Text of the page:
High Beams is a new local hip-hop collective poised to be the breakout stars of this year.

Comprised of rappers Melodownz and Raiza Biza, and producer IllBaz the group's self -titled debut record drops tomorrow off the back of their hard hitting singles Outchea and Live Stream. The latter in particular gained attention thanks to its memorable chorus by R&B sensation Teeks and it's potent call for a different sort of revolution.

"A revolution for us is essentially everyone being accepting. Equality is one of the main principles that I live by...so imagine a society where everyone was helping each other, says Illbaz, aka Baz Raghib.

"That would be my revolution. It's not necessarily a revolution in an aggressive and violent sense, but more a change of minds, a change of hearts."


It's not a stance you'd usually expect from hip-hop - Raghib knows that. But the group's new project High Beams is looking to change that perception, as well as other misconceptions they come up against as people of colour in 2018.

"Hip-hop's always seen in such a bad light because you look at what it is now and it's clubs this and girls that and drinks this...but if you look at where it started, hip-hop has always come from the struggle and the pain.

"[Hip-hop] took the mind, soul and heart of frustrated youth and put it into music. That's what we're doing. We're taking what we're going through now, what we see around us, and we're putting it into mp3 files and handing it out."

These three artists come from diverse backgrounds; Raghib is Palestinian, Biza from Rwanda, and Bronson Price (Melodownz) Polynesian.

They're long-time friends who made this album at Raghib's Mount Roskill home, after the other two finished mentoring youth in music at the nearby community centre.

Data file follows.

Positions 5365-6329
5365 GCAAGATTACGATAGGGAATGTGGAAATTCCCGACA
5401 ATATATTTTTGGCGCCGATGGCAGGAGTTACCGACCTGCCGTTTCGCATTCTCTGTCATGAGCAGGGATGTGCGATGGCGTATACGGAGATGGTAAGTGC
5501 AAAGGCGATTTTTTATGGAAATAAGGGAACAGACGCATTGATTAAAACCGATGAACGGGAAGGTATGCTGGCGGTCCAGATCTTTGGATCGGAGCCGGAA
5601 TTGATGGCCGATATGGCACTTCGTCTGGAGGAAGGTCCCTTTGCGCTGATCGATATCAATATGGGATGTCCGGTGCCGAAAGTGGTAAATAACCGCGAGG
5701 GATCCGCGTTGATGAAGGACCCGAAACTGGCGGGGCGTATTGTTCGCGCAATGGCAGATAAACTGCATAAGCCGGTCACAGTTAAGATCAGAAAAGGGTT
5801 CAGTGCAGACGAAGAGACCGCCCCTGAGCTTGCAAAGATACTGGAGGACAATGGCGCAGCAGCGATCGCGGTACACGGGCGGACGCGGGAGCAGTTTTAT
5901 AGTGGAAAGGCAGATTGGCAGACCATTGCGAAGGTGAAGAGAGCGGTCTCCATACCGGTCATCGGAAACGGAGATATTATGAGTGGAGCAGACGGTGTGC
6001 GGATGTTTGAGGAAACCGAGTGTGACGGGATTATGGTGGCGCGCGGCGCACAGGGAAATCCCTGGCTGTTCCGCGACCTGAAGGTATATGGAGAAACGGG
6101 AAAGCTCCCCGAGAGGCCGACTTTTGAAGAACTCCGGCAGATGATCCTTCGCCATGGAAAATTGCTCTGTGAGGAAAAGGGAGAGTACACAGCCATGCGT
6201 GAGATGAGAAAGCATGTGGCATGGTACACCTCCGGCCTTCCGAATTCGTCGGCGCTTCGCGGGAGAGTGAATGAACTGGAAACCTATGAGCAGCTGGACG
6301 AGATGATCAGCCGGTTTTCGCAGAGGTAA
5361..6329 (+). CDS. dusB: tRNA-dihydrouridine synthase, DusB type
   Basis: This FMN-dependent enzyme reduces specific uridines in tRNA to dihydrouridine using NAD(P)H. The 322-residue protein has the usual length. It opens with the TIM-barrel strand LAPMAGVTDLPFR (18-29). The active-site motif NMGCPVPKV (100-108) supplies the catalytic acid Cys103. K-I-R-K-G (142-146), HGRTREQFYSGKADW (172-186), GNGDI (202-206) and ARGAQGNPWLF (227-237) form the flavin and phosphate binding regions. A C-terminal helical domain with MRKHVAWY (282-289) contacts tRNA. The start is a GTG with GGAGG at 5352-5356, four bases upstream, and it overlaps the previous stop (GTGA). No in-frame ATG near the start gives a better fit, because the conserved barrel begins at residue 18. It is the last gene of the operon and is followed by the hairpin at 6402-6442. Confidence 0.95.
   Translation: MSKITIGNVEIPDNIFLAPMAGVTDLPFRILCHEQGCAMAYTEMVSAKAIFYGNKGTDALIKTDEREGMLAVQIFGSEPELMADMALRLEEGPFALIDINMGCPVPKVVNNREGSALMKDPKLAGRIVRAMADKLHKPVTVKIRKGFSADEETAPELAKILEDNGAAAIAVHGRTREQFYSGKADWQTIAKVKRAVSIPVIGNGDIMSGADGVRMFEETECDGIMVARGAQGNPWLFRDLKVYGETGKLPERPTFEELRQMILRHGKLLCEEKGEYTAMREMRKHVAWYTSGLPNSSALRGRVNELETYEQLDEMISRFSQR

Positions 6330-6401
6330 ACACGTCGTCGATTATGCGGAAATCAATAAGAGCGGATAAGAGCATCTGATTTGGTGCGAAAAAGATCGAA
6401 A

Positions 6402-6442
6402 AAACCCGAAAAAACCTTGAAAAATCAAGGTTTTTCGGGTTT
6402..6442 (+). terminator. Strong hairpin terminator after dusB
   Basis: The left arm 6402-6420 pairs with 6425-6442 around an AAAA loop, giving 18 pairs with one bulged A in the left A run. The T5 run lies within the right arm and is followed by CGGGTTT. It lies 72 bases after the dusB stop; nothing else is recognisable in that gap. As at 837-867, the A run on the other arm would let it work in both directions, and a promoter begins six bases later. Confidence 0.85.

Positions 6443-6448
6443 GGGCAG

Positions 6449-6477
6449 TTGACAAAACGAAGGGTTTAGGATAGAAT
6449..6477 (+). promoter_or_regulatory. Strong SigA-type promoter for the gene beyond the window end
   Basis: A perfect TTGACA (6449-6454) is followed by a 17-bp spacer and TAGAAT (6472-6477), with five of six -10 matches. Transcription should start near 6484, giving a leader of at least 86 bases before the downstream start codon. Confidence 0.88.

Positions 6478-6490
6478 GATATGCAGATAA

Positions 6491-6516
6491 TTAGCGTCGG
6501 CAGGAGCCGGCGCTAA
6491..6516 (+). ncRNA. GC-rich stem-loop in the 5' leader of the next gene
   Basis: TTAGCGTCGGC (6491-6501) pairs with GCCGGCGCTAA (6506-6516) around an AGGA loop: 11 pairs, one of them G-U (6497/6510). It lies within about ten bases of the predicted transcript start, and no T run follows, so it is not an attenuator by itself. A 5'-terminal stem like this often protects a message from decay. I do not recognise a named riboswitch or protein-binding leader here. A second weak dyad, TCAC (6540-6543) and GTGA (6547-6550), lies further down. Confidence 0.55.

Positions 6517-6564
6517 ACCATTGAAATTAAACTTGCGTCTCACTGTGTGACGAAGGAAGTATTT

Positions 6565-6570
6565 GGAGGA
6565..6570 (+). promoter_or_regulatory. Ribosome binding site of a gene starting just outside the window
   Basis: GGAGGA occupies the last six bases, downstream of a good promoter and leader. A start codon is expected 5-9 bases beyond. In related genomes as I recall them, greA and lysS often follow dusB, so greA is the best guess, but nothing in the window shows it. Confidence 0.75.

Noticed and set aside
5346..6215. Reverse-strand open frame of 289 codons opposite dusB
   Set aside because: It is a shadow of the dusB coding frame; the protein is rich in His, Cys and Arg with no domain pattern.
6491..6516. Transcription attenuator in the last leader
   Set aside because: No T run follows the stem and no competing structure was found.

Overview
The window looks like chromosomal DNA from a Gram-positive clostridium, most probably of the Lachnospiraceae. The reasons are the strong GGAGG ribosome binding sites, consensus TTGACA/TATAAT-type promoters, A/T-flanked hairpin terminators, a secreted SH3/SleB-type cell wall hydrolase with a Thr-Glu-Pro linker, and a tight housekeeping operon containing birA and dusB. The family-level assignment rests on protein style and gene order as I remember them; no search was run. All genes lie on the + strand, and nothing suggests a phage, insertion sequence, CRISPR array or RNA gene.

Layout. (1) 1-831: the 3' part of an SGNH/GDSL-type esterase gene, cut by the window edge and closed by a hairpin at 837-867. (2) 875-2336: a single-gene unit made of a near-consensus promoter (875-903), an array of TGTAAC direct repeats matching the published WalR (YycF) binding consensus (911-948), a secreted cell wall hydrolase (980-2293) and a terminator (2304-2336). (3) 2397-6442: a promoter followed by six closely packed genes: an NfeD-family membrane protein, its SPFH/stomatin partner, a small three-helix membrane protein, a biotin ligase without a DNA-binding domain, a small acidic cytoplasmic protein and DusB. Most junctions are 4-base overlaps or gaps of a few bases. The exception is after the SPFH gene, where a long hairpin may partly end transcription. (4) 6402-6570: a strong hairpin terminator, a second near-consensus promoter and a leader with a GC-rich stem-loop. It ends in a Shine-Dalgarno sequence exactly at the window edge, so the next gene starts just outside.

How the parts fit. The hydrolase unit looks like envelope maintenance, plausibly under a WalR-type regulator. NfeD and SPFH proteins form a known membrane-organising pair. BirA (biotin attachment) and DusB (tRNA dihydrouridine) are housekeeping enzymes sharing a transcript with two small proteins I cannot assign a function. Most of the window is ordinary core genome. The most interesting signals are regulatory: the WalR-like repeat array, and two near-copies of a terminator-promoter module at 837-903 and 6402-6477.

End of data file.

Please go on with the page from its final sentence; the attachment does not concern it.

And though they never set out to make an album, when they listened to the hundreds of tracks they'd made they started noticing common threads which, as a whole, represented what they were going through at the time.

"At that time, there was the Great March of Return in Gaza which a lot of my family were participating in, which was a really hard time and that just oozed into the music. And at the same time Raiza was kind of struggling with similar stuff back in Rwanda. And it also is a bit of a testament to our friendship," says Raghib.

"We like to be very involved in each other's history, heritage and culture. You soon find out that you're a lot more similar than different, despite being from opposite sides of the world."


The group's lead single Live Stream (featuring soul artist Teeks) was the first, highly political step, announcing their "revolution", while the following Red Wine and Outchea are stories about romance and close-knit friendships, rooted much closer to home.

As much as it gets political, High Beams is just as much about being normal, everyday people.

Their aim is to shine a light on the diverse peoples living in New Zealand and the issues they face, and hopefully make a few steps toward equality and unity.

"I've always known New Zealand to be diverse and multicultural. We're everywhere. So it's ok to ask someone about their culture and learn about and appreciate it. Why wouldn't you? You get to learn about the world's cultures within your backyard and that's beautiful."

High Beams is out July 20, and IllBaz, Raiza Biza and Melodownz will tour Queenstown, Wellington and Auckland on August 2-4.